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Abdominal wall injuries at the elite level in Australian male professional cricketers

journal contribution
posted on 2023-05-18, 15:18 authored by David HumphriesDavid Humphries, Orchard, J, Kountouris, A

Background: Injuries to the abdominal wall, particularly muscular injuries, are relatively common in professional cricketers. The Cricket Australia injury database holds data on these injuries over a 20 years span.

Methods: This study is a combination of (1) a descriptive outline of the parameters associated with side strains and abdominal wall injuries in elite male cricketers, based on deidentified data extraction from the Cricket Australia database from 1995 to 1996 and 2014 to 2015; (2) multivariate regression analysis of risk factors for abdominal wall strains, taking into account the risk factors of player position, player age and previous abdominal wall injury history.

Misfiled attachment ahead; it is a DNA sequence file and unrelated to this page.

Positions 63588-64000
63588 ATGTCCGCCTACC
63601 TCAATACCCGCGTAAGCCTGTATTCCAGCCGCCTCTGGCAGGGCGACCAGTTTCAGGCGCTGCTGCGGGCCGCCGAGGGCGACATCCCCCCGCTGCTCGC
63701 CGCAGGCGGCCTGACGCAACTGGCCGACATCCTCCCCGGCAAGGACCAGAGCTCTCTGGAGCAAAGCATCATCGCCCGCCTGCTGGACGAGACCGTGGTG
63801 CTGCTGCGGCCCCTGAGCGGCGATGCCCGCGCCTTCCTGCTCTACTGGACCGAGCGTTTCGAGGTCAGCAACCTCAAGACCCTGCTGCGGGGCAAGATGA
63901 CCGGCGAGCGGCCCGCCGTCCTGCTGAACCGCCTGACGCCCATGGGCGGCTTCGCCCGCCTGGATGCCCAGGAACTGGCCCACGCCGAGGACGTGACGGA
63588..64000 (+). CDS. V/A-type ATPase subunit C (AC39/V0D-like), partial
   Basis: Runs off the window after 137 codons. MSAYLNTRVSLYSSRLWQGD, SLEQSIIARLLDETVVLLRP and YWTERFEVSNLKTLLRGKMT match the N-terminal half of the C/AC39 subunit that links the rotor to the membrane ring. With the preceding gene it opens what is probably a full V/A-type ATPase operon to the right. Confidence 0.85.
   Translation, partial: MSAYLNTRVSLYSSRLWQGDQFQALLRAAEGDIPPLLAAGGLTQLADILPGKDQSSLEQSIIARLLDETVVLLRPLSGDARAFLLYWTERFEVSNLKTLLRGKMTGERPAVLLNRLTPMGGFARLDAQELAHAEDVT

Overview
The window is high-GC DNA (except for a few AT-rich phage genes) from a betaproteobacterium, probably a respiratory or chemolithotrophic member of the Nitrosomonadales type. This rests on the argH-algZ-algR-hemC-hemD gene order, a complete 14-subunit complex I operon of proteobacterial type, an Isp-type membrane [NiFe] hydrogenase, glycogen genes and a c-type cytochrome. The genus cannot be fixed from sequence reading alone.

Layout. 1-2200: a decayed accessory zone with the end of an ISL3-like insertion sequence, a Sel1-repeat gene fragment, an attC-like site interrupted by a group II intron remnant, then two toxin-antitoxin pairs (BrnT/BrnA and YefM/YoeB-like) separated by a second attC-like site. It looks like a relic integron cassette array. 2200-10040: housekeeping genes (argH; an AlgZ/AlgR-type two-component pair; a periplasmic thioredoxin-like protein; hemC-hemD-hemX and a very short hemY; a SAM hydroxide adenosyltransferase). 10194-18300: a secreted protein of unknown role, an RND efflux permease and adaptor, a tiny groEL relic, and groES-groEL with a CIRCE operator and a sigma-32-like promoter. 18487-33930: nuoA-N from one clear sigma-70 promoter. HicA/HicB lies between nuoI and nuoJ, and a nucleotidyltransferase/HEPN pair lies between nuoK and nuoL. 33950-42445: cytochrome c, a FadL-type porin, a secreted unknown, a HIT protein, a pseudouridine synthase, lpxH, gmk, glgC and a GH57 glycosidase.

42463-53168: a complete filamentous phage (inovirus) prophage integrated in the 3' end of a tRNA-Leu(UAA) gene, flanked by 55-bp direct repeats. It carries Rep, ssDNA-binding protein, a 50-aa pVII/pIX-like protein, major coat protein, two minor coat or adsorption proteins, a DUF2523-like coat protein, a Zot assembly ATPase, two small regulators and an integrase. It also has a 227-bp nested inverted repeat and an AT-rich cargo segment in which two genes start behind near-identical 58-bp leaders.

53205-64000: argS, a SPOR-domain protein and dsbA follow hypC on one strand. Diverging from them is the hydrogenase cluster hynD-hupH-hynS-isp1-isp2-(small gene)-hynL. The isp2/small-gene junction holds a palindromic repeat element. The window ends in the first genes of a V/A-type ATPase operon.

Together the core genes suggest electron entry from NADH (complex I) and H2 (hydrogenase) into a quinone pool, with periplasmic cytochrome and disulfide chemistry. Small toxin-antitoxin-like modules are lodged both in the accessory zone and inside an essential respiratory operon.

Results: There were 183 injuries recorded over a 20 years period at Australian state or national player level. Significant risk factors in logistic regression analysis were: being a Pace Bowler RR 10.0 (95% CI 3.1-32.1) and being 24 years old or younger RR 3.4 (95% CI 1.7-6.8). Surprisingly, there was only minimal risk increase, not reaching statistical significance, for recent injury in the same season (p = 0.18) and no association at all with past injury in previous season (p = 0.99).

Discussion: The internal oblique muscle is reported the most commonly injured component of the abdominal wall, the injuries are overwhelmingly sustained by pace bowlers and the peak incidence of the injury is in the early part of the cricket season. Younger fast bowlers are more likely to be injured than older ones. A history of abdominal wall strain in either the recent or distant past does not increase or decrease future risk of strain, which is in contrast to other muscle strains.


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Journal of Postgraduate Medicine, Education and Research










Tasmanian School of Medicine


Jaypee Brothers Medical Publishers Pvt. Ltd.

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